Continuing Protests: Update 11/22

There were a million people in Tahrir today.  High volume of cellphone and wireless internet users caused a temporary shutdown today, which was reported by Egyptian cell phone service providers as unrelated to any government restriction.

The numbers are now 33 dead, almost 2000 wounded.  Makeshift hospitals in Cairo reported seeing 80 injured an hour today and have started photographing cases and putting the pictures online.

There was a dramatic scene of women yelling in Tahrir, something along the lines of “You Egyptians doing this to your countrymen are worse than Israel in the 67 war, worse than Mubarak.”  This is especially in reference to the snipers who are now aiming for people’s left eyes and to the mistreatment of the dead.

There are reports that the tear gas being used in Tahrir square is expired, most by 3-15 years which is toxic and more potent than its non-expired counterpart.  Tear gas (formally known as lachrymatory agent) stimulates the corneal nerves in the eyes, which causes crying, pain, skin irritation, and temporary blindness with continued exposure.  It irritates mucus membranes in the nose, eyes, mouth, throat, and lungs, which causes coughing, restricted breathing, blurred vision, headache, mucus overproduction, vomiting, chemical burn, disorientation, dizziness, prostration (you fall onto the ground), and sometimes temporary seizure. If someone is exposed to tear gas over a long period of time, especially the expired stuff, severe pulmonary damage can be expected and there are even links between long exposure to tear gas and liver and heart damage.  There is also a rumor that some of the canisters have Hebrew writing on them, but this may be an effort to scapegoat Israel and equate it with the interim government.  It has been confirmed that many of the canisters are US-made, too, but this does not constitute US aid to the Egyptian interim government as the source is a private company, Combined Systems Inc. of Jamestown, Pennsylvania. Important distinction for all of us foreigners! Not that people here would listen to that argument if they were already convinced otherwise…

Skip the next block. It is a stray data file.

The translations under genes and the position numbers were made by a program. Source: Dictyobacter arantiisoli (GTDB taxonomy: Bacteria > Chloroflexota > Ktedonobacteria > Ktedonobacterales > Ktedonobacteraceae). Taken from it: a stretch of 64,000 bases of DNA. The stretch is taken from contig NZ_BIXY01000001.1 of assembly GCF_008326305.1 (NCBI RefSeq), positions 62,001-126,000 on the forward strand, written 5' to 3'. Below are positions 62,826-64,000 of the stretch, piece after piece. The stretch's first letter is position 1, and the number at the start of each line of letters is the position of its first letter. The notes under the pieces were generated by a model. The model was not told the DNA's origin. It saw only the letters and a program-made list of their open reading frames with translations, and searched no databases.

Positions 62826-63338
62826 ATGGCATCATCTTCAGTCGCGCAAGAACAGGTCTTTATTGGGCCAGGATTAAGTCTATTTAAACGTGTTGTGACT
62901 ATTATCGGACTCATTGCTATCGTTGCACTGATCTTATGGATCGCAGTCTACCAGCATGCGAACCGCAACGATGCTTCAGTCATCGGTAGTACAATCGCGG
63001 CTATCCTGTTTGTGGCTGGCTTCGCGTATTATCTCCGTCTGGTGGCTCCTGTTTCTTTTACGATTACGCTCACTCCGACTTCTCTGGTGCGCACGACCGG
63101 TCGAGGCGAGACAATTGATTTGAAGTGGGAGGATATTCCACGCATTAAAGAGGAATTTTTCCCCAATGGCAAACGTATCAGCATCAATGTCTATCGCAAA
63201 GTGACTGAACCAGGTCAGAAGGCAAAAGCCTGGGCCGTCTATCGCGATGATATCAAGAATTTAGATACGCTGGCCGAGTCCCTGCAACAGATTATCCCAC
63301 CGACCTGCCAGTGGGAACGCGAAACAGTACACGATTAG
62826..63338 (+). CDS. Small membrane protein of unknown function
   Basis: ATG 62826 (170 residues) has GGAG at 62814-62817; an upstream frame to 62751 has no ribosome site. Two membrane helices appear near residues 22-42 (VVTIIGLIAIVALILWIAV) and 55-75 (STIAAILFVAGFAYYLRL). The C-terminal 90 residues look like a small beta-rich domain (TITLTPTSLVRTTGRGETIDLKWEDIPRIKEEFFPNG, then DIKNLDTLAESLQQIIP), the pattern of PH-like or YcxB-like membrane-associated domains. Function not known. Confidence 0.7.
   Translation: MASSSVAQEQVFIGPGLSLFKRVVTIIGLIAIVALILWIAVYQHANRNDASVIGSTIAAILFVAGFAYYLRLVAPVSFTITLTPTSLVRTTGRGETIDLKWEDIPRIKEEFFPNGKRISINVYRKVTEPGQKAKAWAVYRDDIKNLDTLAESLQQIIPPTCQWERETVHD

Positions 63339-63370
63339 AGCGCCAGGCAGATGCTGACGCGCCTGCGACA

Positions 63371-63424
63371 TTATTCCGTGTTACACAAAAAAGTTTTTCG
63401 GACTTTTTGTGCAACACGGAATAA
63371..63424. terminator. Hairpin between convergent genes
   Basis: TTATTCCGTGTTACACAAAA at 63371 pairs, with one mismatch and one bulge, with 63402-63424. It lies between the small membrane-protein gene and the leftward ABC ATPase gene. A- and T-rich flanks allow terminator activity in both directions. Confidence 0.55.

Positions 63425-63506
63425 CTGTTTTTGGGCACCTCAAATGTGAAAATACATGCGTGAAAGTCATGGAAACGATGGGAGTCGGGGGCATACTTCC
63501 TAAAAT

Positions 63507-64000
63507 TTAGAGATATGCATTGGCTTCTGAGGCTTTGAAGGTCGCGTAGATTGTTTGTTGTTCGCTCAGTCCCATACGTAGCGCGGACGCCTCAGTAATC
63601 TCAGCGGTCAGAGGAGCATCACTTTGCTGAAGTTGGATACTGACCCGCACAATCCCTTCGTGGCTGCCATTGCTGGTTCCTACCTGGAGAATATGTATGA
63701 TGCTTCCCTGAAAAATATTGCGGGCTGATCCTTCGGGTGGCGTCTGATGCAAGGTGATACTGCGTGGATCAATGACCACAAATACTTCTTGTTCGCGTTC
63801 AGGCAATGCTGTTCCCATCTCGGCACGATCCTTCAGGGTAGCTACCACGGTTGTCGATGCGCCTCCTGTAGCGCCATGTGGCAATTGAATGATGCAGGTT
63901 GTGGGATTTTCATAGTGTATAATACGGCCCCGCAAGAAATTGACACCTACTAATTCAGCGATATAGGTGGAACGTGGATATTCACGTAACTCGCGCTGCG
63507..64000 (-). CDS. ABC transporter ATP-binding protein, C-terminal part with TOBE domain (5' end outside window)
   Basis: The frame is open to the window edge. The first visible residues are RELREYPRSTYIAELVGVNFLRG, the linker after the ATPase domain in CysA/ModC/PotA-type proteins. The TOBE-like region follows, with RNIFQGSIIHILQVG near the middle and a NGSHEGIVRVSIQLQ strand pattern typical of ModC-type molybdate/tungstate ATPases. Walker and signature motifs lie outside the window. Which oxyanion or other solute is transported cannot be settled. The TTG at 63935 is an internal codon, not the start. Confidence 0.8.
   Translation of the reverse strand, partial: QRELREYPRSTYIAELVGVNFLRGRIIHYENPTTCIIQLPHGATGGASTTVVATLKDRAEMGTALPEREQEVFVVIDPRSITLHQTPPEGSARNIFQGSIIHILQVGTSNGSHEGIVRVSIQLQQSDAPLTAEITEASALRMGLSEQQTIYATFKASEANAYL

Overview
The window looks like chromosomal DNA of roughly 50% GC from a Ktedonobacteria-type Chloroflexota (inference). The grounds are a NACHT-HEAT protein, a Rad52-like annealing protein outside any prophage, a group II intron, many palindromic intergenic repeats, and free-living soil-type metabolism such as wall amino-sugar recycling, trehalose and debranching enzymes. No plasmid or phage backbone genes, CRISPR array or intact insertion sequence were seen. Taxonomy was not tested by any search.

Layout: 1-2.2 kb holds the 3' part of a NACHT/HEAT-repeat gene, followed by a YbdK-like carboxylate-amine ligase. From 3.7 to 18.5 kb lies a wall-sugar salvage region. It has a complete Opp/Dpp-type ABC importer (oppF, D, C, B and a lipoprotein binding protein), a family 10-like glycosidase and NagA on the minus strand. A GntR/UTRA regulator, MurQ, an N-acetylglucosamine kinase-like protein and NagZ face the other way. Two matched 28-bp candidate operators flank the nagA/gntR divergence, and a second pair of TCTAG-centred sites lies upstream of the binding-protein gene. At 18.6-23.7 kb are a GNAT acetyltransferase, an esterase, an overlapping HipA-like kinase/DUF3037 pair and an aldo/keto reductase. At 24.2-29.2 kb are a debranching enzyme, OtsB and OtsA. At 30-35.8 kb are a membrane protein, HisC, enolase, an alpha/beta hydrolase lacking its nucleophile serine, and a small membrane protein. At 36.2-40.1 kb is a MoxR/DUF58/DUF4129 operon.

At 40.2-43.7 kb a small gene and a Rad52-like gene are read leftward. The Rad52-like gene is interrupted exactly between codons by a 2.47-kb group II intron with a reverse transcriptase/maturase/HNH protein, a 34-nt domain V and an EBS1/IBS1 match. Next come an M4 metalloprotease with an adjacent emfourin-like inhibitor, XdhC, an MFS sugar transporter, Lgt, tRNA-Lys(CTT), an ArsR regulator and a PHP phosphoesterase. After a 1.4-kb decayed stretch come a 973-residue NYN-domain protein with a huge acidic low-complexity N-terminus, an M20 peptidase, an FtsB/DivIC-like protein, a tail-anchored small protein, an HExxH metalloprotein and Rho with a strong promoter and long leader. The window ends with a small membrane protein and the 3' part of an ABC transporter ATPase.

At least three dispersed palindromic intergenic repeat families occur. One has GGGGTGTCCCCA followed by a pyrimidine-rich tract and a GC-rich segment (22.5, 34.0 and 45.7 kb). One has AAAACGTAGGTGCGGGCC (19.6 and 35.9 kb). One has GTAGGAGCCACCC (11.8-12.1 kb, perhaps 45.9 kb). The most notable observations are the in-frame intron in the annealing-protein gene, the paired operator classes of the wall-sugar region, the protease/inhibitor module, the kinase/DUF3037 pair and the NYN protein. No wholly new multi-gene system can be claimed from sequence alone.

The military is still vague on when it will hand over power, even though the prime minister, Essam Sharaf, and the cabinet submitted their resignation to the military council.  I have not heard whether their resignation has been accepted yet.

We are safe, but we are constantly being told to be careful and to stay away from the action.  The protests started around 4 today, so earlier on we drove by the Qaid Ibrahim mosque near downtown, where a lot of the protests start after midday prayers.  There was a crowd already forming there at 11 am.  There were also protests right next to the center where we study, but we were ushered home before they began.  Here is the view from the window, as taken by our guide:


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